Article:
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DivideBuy is back in the Fast 50 for the second consecutive year. Its revolutionary approach to ‘interest free lending’ has allowed consumers to spread the cost of all kinds of purchases, from sofas to artificial grass. Lending decisions are made in real time using DivideBuy’s lending checkout technology.

The business was founded in 2014 by serial entrepreneur Robert Flowers, and has grown from a small team to 50 people over the last two years.

Growth has come from the acquisition of new retail partners, a broadening of its consumer base, and a major shift in consumer attitudes towards credit, according to chief marketing officer Jo Balsamo, who joined the business last year.

She explains: “Customers are able to pay for goods and services outright but they are choosing to spread it because it helps them to manage their money on a monthly basis. They think, ‘It’s interest-free, so why not?’”

DivideBuy benefitted from the boom in homewares and furniture purchases during the UK lockdown, as people sought to improve their homes and gardens. “The global pandemic has seen consumers changing their shopping habits and we’ve seen that in our retail sales,” says Jo. “Due to lockdown, many consumers were confined to their homes, staring at the same four walls, uncertain about the months ahead. This has led to lots of home improvements and furniture upgrades.”

DivideBuy works with more than 500 retailers and works with multiple brands within each category. “This provides consumer choice and value,” says Jo. It now works with many well-known brands, such as online mattress companies Emma, Simba and Otty. It has a diverse mix of companies on its books, from small independents to mid-sized firms to big corporations: Jo estimates that 50% are corporations and 50% are SMEs.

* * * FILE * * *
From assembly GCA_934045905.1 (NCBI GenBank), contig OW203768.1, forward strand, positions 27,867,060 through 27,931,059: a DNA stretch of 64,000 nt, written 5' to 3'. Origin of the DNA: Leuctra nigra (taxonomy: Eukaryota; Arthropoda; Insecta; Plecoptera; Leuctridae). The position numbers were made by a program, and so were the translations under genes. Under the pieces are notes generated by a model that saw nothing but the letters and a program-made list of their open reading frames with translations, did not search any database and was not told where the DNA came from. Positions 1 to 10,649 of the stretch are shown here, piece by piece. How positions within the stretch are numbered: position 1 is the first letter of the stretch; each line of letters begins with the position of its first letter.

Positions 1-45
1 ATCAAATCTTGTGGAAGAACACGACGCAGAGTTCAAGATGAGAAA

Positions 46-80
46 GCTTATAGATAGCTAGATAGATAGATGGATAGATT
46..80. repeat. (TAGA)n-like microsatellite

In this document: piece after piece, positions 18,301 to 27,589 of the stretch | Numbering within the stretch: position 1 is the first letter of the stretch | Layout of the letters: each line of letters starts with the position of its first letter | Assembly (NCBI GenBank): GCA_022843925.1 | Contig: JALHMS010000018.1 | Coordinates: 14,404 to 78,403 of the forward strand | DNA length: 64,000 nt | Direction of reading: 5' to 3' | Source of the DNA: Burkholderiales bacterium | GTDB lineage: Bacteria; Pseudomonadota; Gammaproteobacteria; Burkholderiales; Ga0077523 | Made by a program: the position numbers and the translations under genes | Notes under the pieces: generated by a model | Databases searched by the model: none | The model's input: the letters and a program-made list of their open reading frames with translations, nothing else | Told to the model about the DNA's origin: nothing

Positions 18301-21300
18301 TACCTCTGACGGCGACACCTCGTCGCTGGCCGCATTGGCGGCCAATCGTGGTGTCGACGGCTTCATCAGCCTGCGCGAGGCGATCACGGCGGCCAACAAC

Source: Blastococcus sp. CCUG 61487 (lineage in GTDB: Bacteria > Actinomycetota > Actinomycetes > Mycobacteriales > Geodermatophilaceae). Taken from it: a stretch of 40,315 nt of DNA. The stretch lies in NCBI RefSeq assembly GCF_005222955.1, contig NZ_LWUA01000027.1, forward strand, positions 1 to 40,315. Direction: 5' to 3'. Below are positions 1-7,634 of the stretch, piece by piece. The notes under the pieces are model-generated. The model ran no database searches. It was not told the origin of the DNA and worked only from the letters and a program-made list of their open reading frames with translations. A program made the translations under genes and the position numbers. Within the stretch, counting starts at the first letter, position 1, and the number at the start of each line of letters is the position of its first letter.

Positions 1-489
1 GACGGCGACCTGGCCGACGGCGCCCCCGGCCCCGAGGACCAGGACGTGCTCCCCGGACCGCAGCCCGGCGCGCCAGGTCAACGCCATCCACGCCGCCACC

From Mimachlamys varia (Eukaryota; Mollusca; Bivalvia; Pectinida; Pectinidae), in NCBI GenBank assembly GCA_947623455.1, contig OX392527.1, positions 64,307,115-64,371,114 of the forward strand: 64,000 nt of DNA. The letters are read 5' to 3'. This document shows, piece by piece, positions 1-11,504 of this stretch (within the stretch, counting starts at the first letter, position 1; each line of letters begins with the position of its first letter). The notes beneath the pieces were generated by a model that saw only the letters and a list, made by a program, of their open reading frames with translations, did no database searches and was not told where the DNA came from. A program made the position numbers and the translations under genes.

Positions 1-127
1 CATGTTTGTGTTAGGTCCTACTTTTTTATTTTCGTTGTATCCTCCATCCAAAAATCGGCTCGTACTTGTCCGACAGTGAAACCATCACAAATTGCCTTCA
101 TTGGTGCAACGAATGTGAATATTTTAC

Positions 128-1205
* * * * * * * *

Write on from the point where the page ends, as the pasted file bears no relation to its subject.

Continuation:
In 2018, DivideBuy raised £60m from a mix of private equity investors, banks, and high net worth individuals. “To stand out from the crowd, we invested in our technology, our lending platform, and our retailer partnerships,” says Jo. “We would love to continue to grow the team by utilising local talent.” Several high-profile competitors have entered the so-call ‘lendtech’ space in recent years.

DivideBuy is headquartered in Newcastle-under-Lyme. “We are proud to be investing in the area,” says Jo. “There are many benefits: the local talent is great and plays a huge role in our success, plus office costs are lower and there’s investment in the region. The downside is that most lendtech skills move out of the area to the south east.”

DivideBuy will maintain its focus on online retail over the coming years. “We are exploring new sales channel opportunities and researching new markets that will continue the growth momentum,” says Jo. The uncertainty in 2020 has spurred management to think more strategically about DivideBuy’s next move: “Are there things we could do better, faster?” she says. “This year has given us the opportunity to evaluate our performance. We’re now ready for the next two years.”